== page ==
Organically certified and biodynamic VDP wineries Heitlinger and Burg Ravensburg are testing the €25,000 machine on their steep vineyards, spraying treatments such as chamomile, nettle and field horsetail teas.
The main advantage, they have found, is the ability to spray the vines when it’s too dangerous and wet for tractors to work on the steep slopes. As well as being dangerous, using a heavy tractor in such conditions would compact the soil, which would have a negative impact on soil fertility, drainage, and biodiversity, and promote erosion.
Winemaker Claus Burmeister says: “Our soil is our most precious asset. We are happy with every treatment that we can perform with the drone and believe that we are only at the beginning of this technology. It benefits our soils and our grapes, which get the treatment and protection they deserve, without compromise.”
The large machine, a DJI Agrars T30 with a 30L tank, can apply various organic sprays in a relatively short time.
It is being tested in cooperation with the LVWO (Germany’s state research institute for viticulture and fruit growing: Landesversuchsanstalt für Wein- und Obstbau). The flight planning and setting of the flight and spray parameters are done on the tablet of the remote control. After starting the software on site, the area is delimited using waypoints and the trajectories are planned in the desired direction. The application rate, the spray mode and the flight speed can also be set. The data is transmitted to the drone by radio. Flight plans are stored in the software and can be retrieved at any time. To control the device, a drone driver's licence and a permit from the Federal Aviation Office are required. For insurance reasons, two pilots are needed per drone.
Previously the VDP wineries would have to wait for dry or passable soil conditions to drive tractors and machinery into the vineyards, meaning the vines were unprotected when they needed it most and, in 2021, Heitlinger and Burg Ravensburg lost 60% of their grapes as a result of this delay.
‘The traditional methods have their limits’Patrick Jacklin, third generation of the owner-family at Heitlinger & Burg Ravensburg, is one of the three drone pilots in the company. We asked him about the cost and effectiveness of the drone.
Canopy: When did you start testing the use of drones?
Patrick: “We only started this year in May. The main reason was our poor harvest in 2021. As it was very wet, we were unable to upkeep an effective crop protection and therefore only harvested around 40% of what we consider to be normal.”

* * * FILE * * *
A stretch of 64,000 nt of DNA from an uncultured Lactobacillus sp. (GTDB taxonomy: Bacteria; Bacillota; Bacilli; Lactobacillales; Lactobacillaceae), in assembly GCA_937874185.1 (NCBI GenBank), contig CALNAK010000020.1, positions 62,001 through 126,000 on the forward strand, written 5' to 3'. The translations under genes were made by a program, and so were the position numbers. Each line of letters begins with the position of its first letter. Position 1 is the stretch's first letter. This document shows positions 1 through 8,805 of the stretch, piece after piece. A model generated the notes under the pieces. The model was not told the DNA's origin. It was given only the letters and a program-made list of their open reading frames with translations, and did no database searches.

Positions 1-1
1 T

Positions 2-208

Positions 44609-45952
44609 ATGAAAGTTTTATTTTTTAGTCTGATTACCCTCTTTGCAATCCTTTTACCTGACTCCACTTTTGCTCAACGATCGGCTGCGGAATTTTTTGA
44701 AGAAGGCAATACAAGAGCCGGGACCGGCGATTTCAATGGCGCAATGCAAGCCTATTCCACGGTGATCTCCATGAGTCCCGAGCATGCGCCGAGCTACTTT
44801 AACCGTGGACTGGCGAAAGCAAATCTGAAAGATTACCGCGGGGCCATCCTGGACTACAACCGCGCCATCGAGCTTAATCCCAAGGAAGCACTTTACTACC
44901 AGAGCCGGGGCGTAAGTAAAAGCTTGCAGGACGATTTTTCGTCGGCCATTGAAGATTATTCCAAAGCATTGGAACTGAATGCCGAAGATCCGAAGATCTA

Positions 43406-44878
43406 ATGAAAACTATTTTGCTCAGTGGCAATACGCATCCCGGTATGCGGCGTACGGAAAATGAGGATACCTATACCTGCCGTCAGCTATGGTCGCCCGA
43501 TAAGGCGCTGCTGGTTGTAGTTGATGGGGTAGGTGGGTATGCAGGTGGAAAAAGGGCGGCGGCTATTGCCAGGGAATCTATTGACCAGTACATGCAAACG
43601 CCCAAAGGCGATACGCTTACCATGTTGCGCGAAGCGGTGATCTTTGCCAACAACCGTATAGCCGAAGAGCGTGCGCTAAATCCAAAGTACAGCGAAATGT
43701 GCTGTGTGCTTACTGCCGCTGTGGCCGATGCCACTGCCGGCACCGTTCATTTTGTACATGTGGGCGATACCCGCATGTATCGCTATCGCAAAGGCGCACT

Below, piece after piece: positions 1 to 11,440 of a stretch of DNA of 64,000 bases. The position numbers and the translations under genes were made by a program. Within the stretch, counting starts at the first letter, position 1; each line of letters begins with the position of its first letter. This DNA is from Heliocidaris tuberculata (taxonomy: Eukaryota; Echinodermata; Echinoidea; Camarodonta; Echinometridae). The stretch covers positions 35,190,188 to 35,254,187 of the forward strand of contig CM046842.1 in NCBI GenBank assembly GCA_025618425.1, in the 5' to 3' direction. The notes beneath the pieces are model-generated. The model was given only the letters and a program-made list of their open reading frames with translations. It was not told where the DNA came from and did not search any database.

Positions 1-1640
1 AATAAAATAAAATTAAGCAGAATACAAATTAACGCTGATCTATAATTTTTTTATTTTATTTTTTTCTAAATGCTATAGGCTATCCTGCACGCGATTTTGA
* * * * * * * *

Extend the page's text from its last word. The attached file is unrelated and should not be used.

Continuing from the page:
How effective are they?
Patrick: “Unfortunately not as effective as the tractors, but we have realised that the drone can support our crop protection, when the soil is wet or when we don’t want to stress our soil unnecessarily.”
How big is the spraying area?
Patrick: “The area in which we have used the drone is about 10ha. We are only allowed to use it in our steep slopes (30% and more). In total we have 120ha in both vineyards. More than 10ha are actually steeper than 30% but we wanted to use an area that we can actually reliably cover with one drone, so we limited ourselves to 10ha for now.”
How many times does the drone need to return for more liquid or charging?
Patrick: “The current batteries only last for approximately 15-20 minutes. With the 30L tank it strongly depends on how much we are spraying, but usually one battery lasts for two full tanks.”
What biodynamic preparations or treatments do you spray?
Patrick: “So far we have used different teas with our crop protection treatments (chamomile, nettle and field horsetail) but we haven’t really brought out too many biodynamic treatments, as we were focusing the drones on crop protection, but we are looking forward to exploring this possibility more in the next season.”
Do you own the drone, or hire it, or is it just a research project for now?
Patrick: “The drone was bought by the LVWO in Weinsberg and given to us, so that the practicability of agricultural drones in an organic winery of our size can be tested.”
What are the costs of the machine?
Patrick: “The drone itself, including four batteries, costs around €25,000. The required licences consist of two separate licences (A1-A3 – €35; A2 – €320). For insurance reasons there must always be two pilots present, so that’s at least €700. You are also required to get an extra insurance.
“You also need a long list of permits – because we’re in Germany. They don’t necessarily cost a lot of money, but plenty of nerves and most of your happiness.”
What other surprising benefits have you noticed?
Patrick: “Firstly, the application of our treatments works better than expected, which is a pleasant surprise. But what was a lot more surprising to us is how interested, curious and fascinated others were to see our new technology in action. Whether it was journalists, people passing by, ‘boys with toys’ fans and especially other winemakers.
“Many colleagues reached out to us saying that they had obviously heard of the technology but so far haven’t really thought of it actually being practical in their vineyards. They were really interested but sceptical of what the drone can do. Especially after 2021 – a very wet year in Germany – many winemakers (us included) were looking for ways to improve their crop protection, as they realised that the traditional methods have their limits. So, it was very surprising to see how much attention our drone got from all different people for different reasons.”
See the drone in action
This short video, narrated by Patrick Jacklin, shows how the drone works.